real Estate abroad has always been popular with the Flemish. We buy a holiday home in France or a villa on the Spanish costa to in the first instance itself the holidays and possibly later on go to move. But the buyers of German apartments are absolutely not planning to go and live there - some go up to one times look. It comes to them, only to rent. According to the specialized real estate company Rendimmo bought Flemings in the past two years for 10 million euros in real estate in the border regions of North rhine-Westphalia and Rhineland-Palatinate and going to that amount this year even double. The company expects this year a hundred apartments at Flemings to sell.
The real estate in our eastern neighbors is seen as a good cost-effective and safe alternative to the savings account. Germany has a huge rental market - much bigger than the Belgian one. While in our country a quarter of the people are renting - and the rest is the owner, is that in Germany the half. And in the border regions is even 60 % the tenant. The demand is enormous and exceeds supply. Since 2011 rise in the rents by 4.5% per year. “As soon as there is a rental available on the market, there will be immediately 20 people. We now have a project with 27 buildings on the market. In one week's time we already have 110 prospective tenants reported,” says Luc Dewulf of Rendimmo.Surface
German apartments are to Belgian standards small. “Because Germans now once small live four in an apartment of 50 m2 is quite normal. Our target group of tenants is also not the upper class. Germany has in recent years a large influx had new residents that also shelter in need”, says Dewulf.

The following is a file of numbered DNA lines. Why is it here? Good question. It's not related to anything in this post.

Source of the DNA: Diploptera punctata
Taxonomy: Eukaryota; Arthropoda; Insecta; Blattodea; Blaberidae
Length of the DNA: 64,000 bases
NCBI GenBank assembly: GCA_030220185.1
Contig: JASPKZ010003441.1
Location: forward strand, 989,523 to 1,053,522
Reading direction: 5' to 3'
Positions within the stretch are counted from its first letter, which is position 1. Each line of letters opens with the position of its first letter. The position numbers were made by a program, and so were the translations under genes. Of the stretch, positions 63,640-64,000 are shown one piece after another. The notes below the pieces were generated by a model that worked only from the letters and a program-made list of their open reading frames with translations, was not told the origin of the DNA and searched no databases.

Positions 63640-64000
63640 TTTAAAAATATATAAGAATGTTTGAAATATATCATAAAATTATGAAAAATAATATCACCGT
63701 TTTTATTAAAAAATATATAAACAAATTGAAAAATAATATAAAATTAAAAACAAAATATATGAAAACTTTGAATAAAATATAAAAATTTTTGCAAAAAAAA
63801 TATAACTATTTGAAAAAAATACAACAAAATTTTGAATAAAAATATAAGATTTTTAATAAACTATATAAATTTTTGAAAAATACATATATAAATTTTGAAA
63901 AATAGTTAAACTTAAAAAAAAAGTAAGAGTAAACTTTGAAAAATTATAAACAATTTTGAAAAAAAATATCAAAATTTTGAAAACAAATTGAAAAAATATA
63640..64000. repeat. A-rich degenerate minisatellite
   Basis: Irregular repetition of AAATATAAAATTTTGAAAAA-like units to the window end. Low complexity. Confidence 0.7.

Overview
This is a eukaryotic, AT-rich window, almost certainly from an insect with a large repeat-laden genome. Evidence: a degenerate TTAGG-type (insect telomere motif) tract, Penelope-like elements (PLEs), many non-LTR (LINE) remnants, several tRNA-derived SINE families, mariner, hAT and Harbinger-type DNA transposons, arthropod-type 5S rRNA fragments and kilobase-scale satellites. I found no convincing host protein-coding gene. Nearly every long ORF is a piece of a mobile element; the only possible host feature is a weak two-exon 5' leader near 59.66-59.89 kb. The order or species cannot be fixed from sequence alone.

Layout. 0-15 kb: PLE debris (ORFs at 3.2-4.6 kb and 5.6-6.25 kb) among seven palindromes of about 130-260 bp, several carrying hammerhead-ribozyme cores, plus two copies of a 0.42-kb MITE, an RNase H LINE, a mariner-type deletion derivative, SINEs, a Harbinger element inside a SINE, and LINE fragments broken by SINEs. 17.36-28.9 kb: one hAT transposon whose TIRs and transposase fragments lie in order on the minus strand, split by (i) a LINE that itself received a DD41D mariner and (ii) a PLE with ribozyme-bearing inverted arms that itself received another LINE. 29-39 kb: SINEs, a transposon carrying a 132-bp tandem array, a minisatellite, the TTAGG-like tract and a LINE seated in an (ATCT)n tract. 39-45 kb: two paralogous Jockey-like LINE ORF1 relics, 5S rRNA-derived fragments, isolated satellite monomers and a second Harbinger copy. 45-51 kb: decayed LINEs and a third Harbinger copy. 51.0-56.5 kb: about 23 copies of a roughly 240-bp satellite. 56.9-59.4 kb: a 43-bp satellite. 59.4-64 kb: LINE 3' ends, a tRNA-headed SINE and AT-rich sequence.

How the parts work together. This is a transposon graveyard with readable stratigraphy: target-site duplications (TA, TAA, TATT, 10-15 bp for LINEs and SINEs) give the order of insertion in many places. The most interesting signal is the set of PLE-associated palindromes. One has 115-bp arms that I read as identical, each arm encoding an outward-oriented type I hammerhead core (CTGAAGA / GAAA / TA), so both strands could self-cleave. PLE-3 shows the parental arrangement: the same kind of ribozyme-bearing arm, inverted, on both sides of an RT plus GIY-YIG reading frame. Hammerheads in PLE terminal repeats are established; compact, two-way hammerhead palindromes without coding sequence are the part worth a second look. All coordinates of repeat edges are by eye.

A apartment of 53 m2, you have all for 67,000 euro, a slightly larger flat of 81 m2 cost 102.000 euro. The gross rental yield per year, 5,70 %, respectively 3.819 and 5.814 euros. But there is still something from. “The owner pays in Germany itself taxes. There is going to be 8 to 15 % of the gross amount. A yield of 5.5 % than 5 %. The tax is imposed in Belgium have to pay on that property, is negligible”, says Dewulf. The schrijfgeld - overdrachtskost, in Germany - amounts to 5% to 6.5%, depending on the region, and the notariskost of 2.5 %.
Not only the large demand for housing explains the success of Flemings. Landlords in Germany are also well protected against defaulters. As a tenant, the rent does not pay, comes to his name in a database. “He can have no property to rent. It is an extreme form of the well-known German ‘grundlichkeit, but you can still ask questions of whether this is socially responsible. It offers the investor, of course, a lot of security, because he will rarely, if ever, defaulters to get,” explains Dewulf.Passive income
Three-quarters of the Flemish owners of German real estate are vijftigplussers who are looking for an alternative to a savings account, that still, on average, a 0.15 % gain. One of the first buyers of German real estate is Katrin Of the Water from Antwerp. She was two years ago for 80,000 euro to the owner of an apartment in North rhine-Westphalia. “I had already an apartment in Antwerp bought as an investment, but that was not a good decision. At first I had a tenant who did not pay and then has the apartment for nine months leeggestaan, making the return below zero.”
“All the disadvantages of the property in Antwerp, I have not in Germany: it is immediately rented, is never empty, and the efficiency is much higher, at five to six percent. So I get each month 450 euros on my bank account, a textbook example of “passive income”. I don't have to worry about that. Everything is done for me.”